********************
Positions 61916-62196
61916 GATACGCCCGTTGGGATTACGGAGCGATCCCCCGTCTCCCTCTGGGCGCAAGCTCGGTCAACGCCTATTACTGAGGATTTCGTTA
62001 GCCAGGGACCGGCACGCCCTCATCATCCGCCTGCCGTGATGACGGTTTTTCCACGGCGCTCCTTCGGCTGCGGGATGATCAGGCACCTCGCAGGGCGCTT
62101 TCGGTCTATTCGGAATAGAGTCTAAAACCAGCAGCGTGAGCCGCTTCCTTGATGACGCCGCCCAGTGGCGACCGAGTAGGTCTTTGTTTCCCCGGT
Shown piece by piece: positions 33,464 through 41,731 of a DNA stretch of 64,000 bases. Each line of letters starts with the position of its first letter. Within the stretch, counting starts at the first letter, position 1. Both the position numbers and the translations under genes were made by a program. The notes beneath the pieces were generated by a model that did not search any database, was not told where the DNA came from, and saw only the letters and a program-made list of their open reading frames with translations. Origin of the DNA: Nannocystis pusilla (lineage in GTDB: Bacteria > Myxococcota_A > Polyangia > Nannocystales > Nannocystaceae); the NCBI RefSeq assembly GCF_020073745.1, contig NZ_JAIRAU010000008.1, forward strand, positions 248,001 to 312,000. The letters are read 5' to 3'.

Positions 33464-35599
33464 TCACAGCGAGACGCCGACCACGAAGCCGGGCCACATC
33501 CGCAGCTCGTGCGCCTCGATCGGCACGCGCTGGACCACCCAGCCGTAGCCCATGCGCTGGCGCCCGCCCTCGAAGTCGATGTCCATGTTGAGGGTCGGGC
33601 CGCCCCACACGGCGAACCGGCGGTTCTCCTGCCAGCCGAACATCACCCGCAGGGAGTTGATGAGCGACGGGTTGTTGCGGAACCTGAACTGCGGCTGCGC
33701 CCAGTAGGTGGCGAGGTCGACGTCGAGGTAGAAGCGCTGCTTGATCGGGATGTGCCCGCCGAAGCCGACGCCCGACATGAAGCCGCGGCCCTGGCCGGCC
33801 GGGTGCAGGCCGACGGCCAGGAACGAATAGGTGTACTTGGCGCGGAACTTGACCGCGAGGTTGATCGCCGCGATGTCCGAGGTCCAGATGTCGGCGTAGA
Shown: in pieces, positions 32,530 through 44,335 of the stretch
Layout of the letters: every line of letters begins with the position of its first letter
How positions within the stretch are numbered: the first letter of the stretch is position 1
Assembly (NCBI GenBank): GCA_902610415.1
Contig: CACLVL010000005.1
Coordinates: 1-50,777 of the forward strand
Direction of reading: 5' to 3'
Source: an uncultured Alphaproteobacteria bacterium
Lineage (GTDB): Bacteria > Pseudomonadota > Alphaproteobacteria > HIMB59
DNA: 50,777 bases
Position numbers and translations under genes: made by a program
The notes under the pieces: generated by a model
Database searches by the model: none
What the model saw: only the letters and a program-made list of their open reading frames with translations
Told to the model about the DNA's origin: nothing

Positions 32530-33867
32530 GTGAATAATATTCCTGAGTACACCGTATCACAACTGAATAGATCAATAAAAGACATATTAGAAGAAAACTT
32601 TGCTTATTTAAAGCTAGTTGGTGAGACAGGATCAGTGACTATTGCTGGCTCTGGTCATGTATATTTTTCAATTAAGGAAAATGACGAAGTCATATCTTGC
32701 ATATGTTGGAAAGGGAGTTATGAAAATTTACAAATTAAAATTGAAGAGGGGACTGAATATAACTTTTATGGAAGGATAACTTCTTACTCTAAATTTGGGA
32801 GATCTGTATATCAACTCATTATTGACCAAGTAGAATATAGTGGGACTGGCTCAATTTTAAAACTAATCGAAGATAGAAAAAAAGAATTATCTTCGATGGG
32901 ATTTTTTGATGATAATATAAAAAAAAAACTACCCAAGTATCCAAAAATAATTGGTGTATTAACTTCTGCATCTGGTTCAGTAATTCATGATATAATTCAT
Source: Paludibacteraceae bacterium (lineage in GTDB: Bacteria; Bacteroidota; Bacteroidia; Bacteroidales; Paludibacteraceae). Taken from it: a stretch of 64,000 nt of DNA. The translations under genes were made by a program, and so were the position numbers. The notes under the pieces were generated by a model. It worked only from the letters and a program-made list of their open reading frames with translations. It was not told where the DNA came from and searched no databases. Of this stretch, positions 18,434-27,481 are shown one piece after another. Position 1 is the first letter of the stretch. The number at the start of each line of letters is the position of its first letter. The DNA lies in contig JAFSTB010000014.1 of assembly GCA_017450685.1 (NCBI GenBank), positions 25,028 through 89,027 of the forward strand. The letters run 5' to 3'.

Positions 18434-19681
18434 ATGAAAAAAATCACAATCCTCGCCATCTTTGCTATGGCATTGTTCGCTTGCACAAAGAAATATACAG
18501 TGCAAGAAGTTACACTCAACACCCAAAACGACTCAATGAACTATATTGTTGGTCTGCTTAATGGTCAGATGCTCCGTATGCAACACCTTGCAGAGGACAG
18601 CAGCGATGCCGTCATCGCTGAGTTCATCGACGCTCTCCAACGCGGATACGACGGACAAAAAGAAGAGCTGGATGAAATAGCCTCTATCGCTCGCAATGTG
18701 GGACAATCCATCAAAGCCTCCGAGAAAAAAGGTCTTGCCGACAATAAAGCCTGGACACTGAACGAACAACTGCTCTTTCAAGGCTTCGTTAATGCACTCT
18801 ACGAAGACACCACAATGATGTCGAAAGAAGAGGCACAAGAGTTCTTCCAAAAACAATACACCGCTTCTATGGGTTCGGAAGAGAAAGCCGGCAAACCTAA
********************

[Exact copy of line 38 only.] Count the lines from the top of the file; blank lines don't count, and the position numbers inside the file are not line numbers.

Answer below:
18701 GGACAATCCATCAAAGCCTCCGAGAAAAAAGGTCTTGCCGACAATAAAGCCTGGACACTGAACGAACAACTGCTCTTTCAAGGCTTCGTTAATGCACTCT